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Kidney Organoids in a Dish

Kidney Modeling with Kidney Organoids Derived from Human Pluripotent Stem Cells
Stem cells are a valuable tool for kidney disease modeling as well as experimental regenerative medicine and drug screening. There are more than twenty different cell types in the mature kidney, which adds to the complexity of the model, but also provides the opportunity to study multiple lineage-specific conditions that promote differentiation.

The vertebrate kidney is a dynamic organ and is critical to homeostasis. Its functions include fluid/electrolyte balance, blood pressure regulation, and waste filtration, all of which are essential for survival. Chronic disease states, such as diabetes and hypertension, can lead to irreversible organ damage and end-stage renal disease. Viable treatment options exist for kidney disease, such as dialysis and/or kidney transplantation. However, a shortage of transplantable organs and the clinical challenges inherent in long-term dialysis make a compelling case for alternative treatments, including stem cell therapies.1,2

Developing Kidney Organoids

Human pluripotent stem cells (hPSCs) can develop into kidney organoids in approximately twenty-five days under very defined culture conditions.3 Thawed HSPCs begin the differentiation process by growing in conditioned medium from mouse embryonic fibroblasts (MEFs), consisting of DMEM/F12 with non-essential amino acids, a serum substitute, 2-mercaptoethanol and supplementation with 10 ng/ml bFGF.  Once hPSCs reach high confluency, they are moved to a Matrigel-coated plate and grow in MEF-conditioned medium supplemented with 10 ng/ml bFGF for two days, with daily medium changes. At this point, the cells are ready for induction to intermediate mesoderm. Mesodermal differentiation is achieved by a four-day incubation with 8 µM CHIR99021, a potent inhibitor of glycogen synthase kinase 3 (GSK3) in formulated medium. The mesodermal differentiation phase typically lasts four days.

After the CHIR99021 treatment, mesodermal-stage cells continue to grow in APEL medium, supplemented with 200 ng/mL FGF9 and 1 µg/mL heparin for approximately three days.  At this point, the cells are ready for the three-dimensional (organoid) assembly. Each kidney organoid starts with seeding of 50,000 cells, by centrifugation of trypsin-dissociated cells in microfuge tubes. Cultured organoids grow for five days in APEL medium supplemented with 200 ng/mL FGF9 and 1 µg/mL heparin. The FGF9 and heparin are removed from the medium after five days and the kidney organoids continue to grow for an additional 6-13 days in APEL medium alone. The resulting kidney organoids measure 3-5 mm in diameter, expressing markers and morphologies consistent with glomeruli, proximal tubules, distal tubules, collecting ducts, endothelial networks and renal interstitial cells.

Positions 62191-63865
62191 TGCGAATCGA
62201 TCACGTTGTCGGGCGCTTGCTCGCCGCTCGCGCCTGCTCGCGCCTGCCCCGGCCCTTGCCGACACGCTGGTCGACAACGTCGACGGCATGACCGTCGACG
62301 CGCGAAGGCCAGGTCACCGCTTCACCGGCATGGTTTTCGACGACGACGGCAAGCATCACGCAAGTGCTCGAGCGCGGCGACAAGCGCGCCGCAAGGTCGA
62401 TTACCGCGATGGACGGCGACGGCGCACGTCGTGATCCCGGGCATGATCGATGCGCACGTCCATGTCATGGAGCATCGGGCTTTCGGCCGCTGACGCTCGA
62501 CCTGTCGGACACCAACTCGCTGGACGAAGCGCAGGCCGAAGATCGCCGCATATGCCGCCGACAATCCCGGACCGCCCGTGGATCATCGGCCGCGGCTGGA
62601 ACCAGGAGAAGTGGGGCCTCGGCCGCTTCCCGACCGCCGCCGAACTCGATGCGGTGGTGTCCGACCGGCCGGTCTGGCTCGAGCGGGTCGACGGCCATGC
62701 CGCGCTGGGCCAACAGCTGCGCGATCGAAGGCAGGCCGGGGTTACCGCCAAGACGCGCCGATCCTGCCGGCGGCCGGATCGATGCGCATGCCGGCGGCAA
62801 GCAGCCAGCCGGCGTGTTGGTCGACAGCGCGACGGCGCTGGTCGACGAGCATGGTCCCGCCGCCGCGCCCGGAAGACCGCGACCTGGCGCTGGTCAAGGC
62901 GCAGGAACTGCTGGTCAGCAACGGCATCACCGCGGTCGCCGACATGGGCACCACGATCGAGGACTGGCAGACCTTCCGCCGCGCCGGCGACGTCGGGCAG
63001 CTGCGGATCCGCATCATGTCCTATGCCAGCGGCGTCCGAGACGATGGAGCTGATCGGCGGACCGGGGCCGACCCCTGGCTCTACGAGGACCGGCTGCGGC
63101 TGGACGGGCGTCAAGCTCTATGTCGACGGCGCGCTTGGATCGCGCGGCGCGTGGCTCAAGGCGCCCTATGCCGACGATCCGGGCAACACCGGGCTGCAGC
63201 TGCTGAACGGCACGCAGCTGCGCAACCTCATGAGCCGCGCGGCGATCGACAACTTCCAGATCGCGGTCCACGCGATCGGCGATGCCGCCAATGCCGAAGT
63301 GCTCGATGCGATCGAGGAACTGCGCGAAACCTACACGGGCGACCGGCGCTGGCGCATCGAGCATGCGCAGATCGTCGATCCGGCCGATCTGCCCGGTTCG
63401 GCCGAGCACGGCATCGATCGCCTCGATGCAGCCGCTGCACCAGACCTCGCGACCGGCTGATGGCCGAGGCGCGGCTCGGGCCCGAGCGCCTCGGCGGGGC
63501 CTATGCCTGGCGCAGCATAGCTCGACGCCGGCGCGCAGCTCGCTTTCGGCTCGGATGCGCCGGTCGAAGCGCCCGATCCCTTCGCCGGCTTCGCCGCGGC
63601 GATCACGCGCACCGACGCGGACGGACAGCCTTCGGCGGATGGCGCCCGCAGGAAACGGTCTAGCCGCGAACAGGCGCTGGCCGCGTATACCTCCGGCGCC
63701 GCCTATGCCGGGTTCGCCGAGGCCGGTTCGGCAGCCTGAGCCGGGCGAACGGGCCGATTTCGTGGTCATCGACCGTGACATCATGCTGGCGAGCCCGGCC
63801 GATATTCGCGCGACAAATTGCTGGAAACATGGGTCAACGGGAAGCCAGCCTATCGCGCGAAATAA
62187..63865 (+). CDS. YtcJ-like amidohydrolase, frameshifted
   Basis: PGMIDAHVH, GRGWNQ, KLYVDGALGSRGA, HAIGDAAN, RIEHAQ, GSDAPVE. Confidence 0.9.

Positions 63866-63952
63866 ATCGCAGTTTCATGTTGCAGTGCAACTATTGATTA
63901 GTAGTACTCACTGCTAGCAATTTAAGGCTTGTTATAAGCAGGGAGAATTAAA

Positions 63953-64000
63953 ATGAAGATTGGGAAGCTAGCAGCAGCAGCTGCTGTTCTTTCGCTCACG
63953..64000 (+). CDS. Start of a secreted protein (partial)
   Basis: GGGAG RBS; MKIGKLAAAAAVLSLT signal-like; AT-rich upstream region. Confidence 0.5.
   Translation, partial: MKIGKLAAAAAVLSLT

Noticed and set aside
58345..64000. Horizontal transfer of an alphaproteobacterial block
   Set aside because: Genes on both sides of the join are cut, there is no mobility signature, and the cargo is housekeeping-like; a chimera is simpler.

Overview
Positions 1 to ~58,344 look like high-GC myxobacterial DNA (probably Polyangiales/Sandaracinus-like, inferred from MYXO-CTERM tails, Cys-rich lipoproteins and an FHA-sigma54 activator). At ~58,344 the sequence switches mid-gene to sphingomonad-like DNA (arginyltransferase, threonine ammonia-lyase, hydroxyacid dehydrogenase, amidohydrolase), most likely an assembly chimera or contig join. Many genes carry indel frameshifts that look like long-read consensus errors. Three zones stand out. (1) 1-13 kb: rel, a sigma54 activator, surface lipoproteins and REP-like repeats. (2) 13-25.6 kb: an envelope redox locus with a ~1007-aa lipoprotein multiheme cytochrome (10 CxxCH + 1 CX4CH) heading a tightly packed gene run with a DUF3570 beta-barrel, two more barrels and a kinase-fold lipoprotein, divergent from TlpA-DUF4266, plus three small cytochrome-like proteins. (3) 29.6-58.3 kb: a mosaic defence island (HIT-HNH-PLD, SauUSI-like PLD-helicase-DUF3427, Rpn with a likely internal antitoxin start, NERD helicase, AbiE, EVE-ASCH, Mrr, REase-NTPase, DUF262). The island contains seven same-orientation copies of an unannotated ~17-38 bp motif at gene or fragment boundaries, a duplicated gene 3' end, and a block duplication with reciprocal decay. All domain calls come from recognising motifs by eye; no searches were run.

Another method to generate three-dimensional kidney cell structures from hPSCs was described by Yoshimura.4 The 14-day Yoshimura method begins with iPSCs plated on Day 0 with 0.5 ng/ml BMP4 and 10 µM Y27632, followed by 1 ng/ml Activin and 20 ng/ml FGF2 on Day 1. On Day 3, the cells receive 1ng/ml BMP4 and 10 µM CHIR99021. On Day 5, 10 µM Y27632 supplements the BMP4 and CHIR99021. By Day 9, as the developing cells become mesoderm, they receive 10 ng/ml Activin, 3ng/ml BMP4, 3 µM CHIR99021, 0.1 µM retinoic acid and 10 µM Y27632. The last cocktail on Day 11 includes 1 µM CHIR99021, 5 ng/ml FGF9 and 10 µM Y27632. By Day 14, the treated cells exist in the form of spheres that express Osr1, Wt1, Hox11, Pax2 and Six2, all characteristic of nephron progenitor cells.

Kidney organoids-based studies hold great theoretical and practical potential, leading to the establishment of various other methods for generating kidney organoids.2

Tips for Transitioning from hPSCs to Kidney Organoids

In addition to these experimental details, there are some small tips to help ensure a successful transition from hPSCs to kidney organoids:

  • Growth factors need to be fresh to ensure potency,
  • hPSCs are very sensitive and should be pipetted sparingly and gently,
  • Handle Matrigel on ice. Matrigel solidifies at room temperature and works best when tubes and pipette tips are pre-chilled to ensure a liquid state during transfer.
  • To minimize variation, hPSCs should be thawed from a frozen stock specifically for each experiment and not from a continuously maintained cell culture pool.

“Kidneys in a Dish”

In summary, under strict differentiating conditions, human pluripotent stem cells can assemble into three-dimensional structures that express markers and exhibit cytoarchitecture representative of kidney cell types. The development of these “kidneys in a dish” will facilitate disease modeling, drug screening, and the potential development of novel stem cell replacement therapies for debilitating renal diseases.

References

  1. Takasato M, Er PX, Chiu HS, Maier B, Baillie GJ, Ferguson C, Parton RG, Wolvetang EJ, Roost MS, Chuva de Sousa Lopes SM, Little MH. Kidney organoids from human iPS cells contain multiple lineages and model human nephrogenesis. Nature. 2015 Oct 22;526(7574):564-8. doi: 10.1038/nature15695. Epub 2015 Oct 7.
  2. Morizane R, Bonventre JV. Kidney Organoids: A Translational Journey. Trends Mol Med.2017 Feb 7 23(3):246-263. doi: 10.1016/j.molmed.2017.01.001
  3. Takasato M, Little MH. Making a Kidney Organoid Using the Directed Differentiation of Human Pluripotent Stem Cells. Methods Mol Biol. 2017;1597:195-206. doi: 10.1007/978-1-4939-6949-4_14.
  4. Yoshimura Y, Taguchi A, Nishinakamura R. Generation of a Three-Dimensional Kidney Structure from Pluripotent Stem Cells. Methods Mol Biol. 2017;1597:179-193. doi: 10.1007/978-1-4939-6949-4_13.
Image Credit: Marco Verch

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